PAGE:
Bolstering Competitive Advantage Through Supply Chain Efficiency

As patient consumerization continues to drive forward and healthcare adjusts to a evolving pandemic environment, hospital leaders are tasked with finding new ways of maintaining a competitive edge.

Efficiency is critical to achieving a sustainable competitive advantage, especially as competition is redefined and expanded beyond the hospital down the street—now including retail providers, online options, and other players looking to change the way consumers engage with healthcare. There's no better place to make improvements in efficiency than the hospital supply chain.

By looking for opportunities to enhance supply chain efficiency in acute care and outpatient settings, hospital leaders will be able to conserve resources, enhance the clinician experience and support positive outcomes for their patients.

The following strategies can be useful as you reimagine your supply chain.

Sharing Supply Chain Risk

Risk sharing is a foundational pillar to a supply chain strategy that improves competitive advantage. Hospitals function more smoothly with stakeholders aligned in producing outcomes. This is especially true as performance-based contracts place more responsibility on hospital leaders to improve outcomes and manage risk for both individuals and populations.

The challenge here is that these contracts pressure hospitals and health systems to shift their focus from working with manufacturers who lead on savings to those they can collaborate with to deliver improved outcomes. But this is an opportunity. Strategic relationships with vendors who are experienced in improving outcomes and have proven records of positive results in risk sharing can be incredibly valuable as competition continues to heat up. Look for vendors who are proactive, data-focused, and dedicated to improving resiliency in the supply chain.

Doing More With Your Supply Chain Data

The continued expansion of value-based care makes it critical to understand the total cost of care—which means supply chain data will be key to realizing your efficiency and competitive goals. This is because data is a competitive advantage. Or at least it should be.

Many hospitals and health systems are sitting on top of unrealized competitive potential in logistics management data and analytics. These included improvements like:

  • Tracking progress and success with customized benchmarks
  • Improving demand sensing and data ingestion
  • Understanding and maximizing opportunities to save
  • Identifying potential to increase efficiency in freight
  • Creating and implementing effective cost-reduction strategies

By melding the use of supply chain data with a team-based approach, you'll be able to better drive supplier compliance, track progress and continue to create personalized options as your performance improves and evolves.

To get here, your account management team should be proactively running and sharing reports, supporting analytics that reveal new ways to use the data you're generating in working toward your supply chain goals. Create a standard of collecting accurate data on utilization, outcomes and cost as you tear down the silos that might be keeping your key decision makers from contributing to your competitive efforts.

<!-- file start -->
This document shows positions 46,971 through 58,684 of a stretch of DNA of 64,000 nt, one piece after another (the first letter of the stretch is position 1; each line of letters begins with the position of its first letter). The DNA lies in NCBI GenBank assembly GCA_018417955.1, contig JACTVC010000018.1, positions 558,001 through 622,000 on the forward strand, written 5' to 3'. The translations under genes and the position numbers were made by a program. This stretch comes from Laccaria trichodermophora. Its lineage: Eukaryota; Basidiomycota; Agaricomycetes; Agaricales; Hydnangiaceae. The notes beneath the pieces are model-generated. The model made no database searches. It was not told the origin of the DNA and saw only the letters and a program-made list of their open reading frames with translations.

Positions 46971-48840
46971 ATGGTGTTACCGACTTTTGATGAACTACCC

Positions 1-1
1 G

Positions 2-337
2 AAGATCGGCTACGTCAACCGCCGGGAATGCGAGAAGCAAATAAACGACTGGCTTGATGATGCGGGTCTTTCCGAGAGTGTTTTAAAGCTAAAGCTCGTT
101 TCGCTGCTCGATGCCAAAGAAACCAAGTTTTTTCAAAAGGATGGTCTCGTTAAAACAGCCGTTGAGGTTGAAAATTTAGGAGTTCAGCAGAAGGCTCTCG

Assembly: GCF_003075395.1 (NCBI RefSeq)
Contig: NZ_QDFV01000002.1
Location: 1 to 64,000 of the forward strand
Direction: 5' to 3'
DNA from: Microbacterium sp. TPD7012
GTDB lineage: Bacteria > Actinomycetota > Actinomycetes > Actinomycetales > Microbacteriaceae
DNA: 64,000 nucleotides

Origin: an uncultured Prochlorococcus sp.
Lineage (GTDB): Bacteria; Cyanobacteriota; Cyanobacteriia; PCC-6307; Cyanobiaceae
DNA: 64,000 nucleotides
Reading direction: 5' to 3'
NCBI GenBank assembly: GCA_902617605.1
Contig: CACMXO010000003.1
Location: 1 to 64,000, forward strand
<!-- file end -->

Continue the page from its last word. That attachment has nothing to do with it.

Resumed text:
Coordinating With Your Patients

Patients are the driving force in this new era of supply chain management, which means hospitals and health systems have a new influencer to consider. Consider that ongoing threats to the hospital supply chain because of the COVID-19 pandemic continue to affect patient safety—a risk your patients are highly aware of.

Value-based care and population health initiatives will mean that providers need to track results and efficiency beyond the clinical visit. Staying competitive will mean working with your care community to address obstacles along the patient care journey. Your strategies, supplies and products will need to be carefully aligned with these efforts by curating your supply chain in a way that's tailored by specialty, disease category and specific patient needs.

Patients will see extended benefits from strategies that prioritize a resilient supply chain and that are integrated into a broader goal of improving competitive advantage.

Diving Into Value Analysis

As you explore new and alternative products to update the services you provide, you'll need to assess value.

Value-based care initiatives mean that your leadership will need a deep understanding not only of cost but also quality and outcomes of the products you use. To achieve this, you will need to take on an approach to value analysis that occurs at the system level. This approach will allow your teams to use data and collaborate with both clinical and operational leaders as you refine your processes to reduce variation and further improve outcomes.

“When supply chain leaders understand the total value provided by an item, process or decision, the change management process becomes easier. Educating the broader team on these sources of value further contributes to building a balanced and high-performing portfolio of products." - James Sembrot, senior vice president of U.S. supply chain at Cardinal Health

Look for opportunities to use supply chain insights to drive implementation and acquisition analysis.

You have multiple options available to increase your competitive advantage through improved supply chain management—but one of the most successful options is addressing how you allocate space and manage your inventory. To explore our Strategic Stock Solution and how it can support your supply chain goals, start here.

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